Friday, July 15, 2011

General Conference Book Club

I have such a firm testimony of the importance of General Conference. My goal every year is to read through the entirety of the Conference Ensigns (or Liahonas, when I read it in French). I always take notes in the margins and love discussing the principles that are revealed to me through study.

I found this General Conference Book Club on the website Diapers and Divinity and thought it might interest some of you. Every Sunday a new talk is discussed, open for comments from anyone who feels led to participate.

Thursday, July 14, 2011

Simple Things

I really enjoyed this post from a contributor at Pioneer Woman Homeschooling. It's all about the simple things that do more than their share of contributing to an enriching homeschool experience.

My own suggestion? Meaningful work for the children to contribute to the household. Have you noticed how kids want to help all the time? Find a way to teach them and put them to work! That's one of my big goals for this coming year.

Wednesday, July 13, 2011

On Emma Smith

I've felt led to ponder Doctrine & Covenants 25 many times in recent months, and I've always wanted to know more about Emma Smith.

I found this post a new perspective for me; so often I hear women disparaging Emma and her lack of dedication to the church and to Joseph after his martyrdom.

Blessings to you all. I'll let you know when I'm in my new place and no longer have to steal moments on other's computers.

Tuesday, July 12, 2011

Word of Wisdom Diet

Madame Coin sent me this link a while back and it's been popping in and out of my mind since then.  Lately, it has been on my mind A LOT.  Norovirus (stomach flu) has been circulating and over the course of 4 weeks there has been someone sick in my family.  Recently it was my turn and it got me thinking more about what I put into my body and how it affects it.  I've also been struggling with my mental health and I've thought about the word of wisdom. 
 These pictures have nothing to do with anything.  They're just cute.

And all saints who remember to keep and do these sayings, walking in obedience to the commandments shall receive health in their navel and marrow to their bones; And shall find wisdom and great treasures of knowledge, even hidden treasures; And shall run and not be weary, and shall walk and not faint.  And I, the Lord, give unto them a promise, that the destroying angel shall pass them by, as the children of Israel, and slay them not.  Amen.  D&C 89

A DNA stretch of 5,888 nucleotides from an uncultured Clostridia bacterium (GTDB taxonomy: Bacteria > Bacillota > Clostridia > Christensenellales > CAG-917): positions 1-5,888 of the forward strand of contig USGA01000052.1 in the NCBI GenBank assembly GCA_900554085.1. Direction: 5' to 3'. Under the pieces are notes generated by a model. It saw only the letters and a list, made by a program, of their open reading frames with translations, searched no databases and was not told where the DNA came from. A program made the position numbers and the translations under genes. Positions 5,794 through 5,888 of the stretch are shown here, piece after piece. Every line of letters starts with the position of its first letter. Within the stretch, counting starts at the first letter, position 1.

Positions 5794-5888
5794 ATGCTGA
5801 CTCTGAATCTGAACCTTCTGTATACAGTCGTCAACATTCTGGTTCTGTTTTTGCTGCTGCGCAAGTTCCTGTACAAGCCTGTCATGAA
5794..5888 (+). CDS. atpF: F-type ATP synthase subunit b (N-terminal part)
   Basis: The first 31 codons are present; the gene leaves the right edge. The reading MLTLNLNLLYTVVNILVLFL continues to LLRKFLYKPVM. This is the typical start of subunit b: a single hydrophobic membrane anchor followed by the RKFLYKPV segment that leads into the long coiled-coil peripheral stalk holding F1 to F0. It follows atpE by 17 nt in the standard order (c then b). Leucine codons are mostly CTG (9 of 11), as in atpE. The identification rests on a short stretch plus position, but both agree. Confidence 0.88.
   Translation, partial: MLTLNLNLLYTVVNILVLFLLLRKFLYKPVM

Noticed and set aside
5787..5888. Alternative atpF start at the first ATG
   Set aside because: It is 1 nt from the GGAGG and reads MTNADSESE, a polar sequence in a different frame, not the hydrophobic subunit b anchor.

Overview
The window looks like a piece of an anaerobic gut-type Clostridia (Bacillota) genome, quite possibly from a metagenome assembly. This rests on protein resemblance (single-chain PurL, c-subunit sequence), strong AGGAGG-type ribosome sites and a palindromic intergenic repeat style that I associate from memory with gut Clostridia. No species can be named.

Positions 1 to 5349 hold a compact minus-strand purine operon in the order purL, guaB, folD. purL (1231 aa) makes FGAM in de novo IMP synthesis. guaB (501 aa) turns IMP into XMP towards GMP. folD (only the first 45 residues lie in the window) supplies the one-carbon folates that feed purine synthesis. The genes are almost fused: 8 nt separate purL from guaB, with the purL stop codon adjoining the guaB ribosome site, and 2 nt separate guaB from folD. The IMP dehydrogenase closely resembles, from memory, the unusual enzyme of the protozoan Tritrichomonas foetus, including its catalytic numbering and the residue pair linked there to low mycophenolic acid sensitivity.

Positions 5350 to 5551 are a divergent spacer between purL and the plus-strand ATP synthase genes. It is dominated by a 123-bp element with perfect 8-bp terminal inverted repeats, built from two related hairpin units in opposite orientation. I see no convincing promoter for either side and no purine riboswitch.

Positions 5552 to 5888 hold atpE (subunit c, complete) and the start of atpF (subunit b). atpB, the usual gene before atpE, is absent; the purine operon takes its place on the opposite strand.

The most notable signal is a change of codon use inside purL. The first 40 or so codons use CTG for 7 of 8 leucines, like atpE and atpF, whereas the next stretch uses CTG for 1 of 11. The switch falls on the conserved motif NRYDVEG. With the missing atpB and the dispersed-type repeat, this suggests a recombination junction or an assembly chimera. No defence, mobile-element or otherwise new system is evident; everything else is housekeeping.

Those are some pretty powerful promises and  yet I have ignored them for most of my life.  I think because of the emphasis placed on abstaining from coffee, tobacco, and alcohol, I've lost sight of what the Lord has told me I should eat.  Any time the word of wisdom is discussed in church, I find that most comments revolve around what we have to avoid in order to be worthy for a temple recommend.  And that's great!  Because we need to avoid those.  But sometimes I wish we could talk more about what the Lord says we should eat so we can further reap the blessings he has promised to those who do.
All grain is good for the food of man; also the fruit of the vine; that which yieldeth fruit, whether in the ground or above the ground
I don't want to get into a discussion about whether or not the saints should be vegetarians.  The first part of scripture says it's not "by commandment or constraint" so that doesn't interest me.  What I keep thinking about is how little I pay attention to that last verse.  I pray for health and strength, but I expect the Lord to do it all when I eat processed junk.  Do we need to be commanded in all things?  Sometimes I wish we were, but that's not how the Lord works.  He has given us scripture and like all other scripture and words of the prophets it is for us to choose to follow them.

I want, no, I need those blessing right now.  My current medications aren't doing enough.  The new options freak me out.  Honestly.  Truth be told I'd like to be off them all together!  I know that my diet is part of the problem and my sugar addiction isn't helping.  Yeah, I may still need medication because of the diseases that run in my family.  But why not try changing my eating habits first?  If I am what I eat, then there's a lot of processed sugar in there (I overdid Christmas and it's gone downhill since) and that means cloudy thinking and unpredictable energy levels and moods.
Yup!  Sounds like me.
So I'm thinking of getting a juicer and doing once of those juice fasts (within reason-I'm still nursing).  Maybe for 2 weeks I try to stick with only produce and whole grains.  And fresh eggs from my neighbors chickens (one day I'll finish the coop and get my own....)
And because there's always something that will interfere with this, I have to start next week.  We're going to Tucanos for my husband's brithday this week and then out again for our anniversary.  That said, I can still be more aware of what I'm eating.  I don't have to try every cut of meat they bring by, right?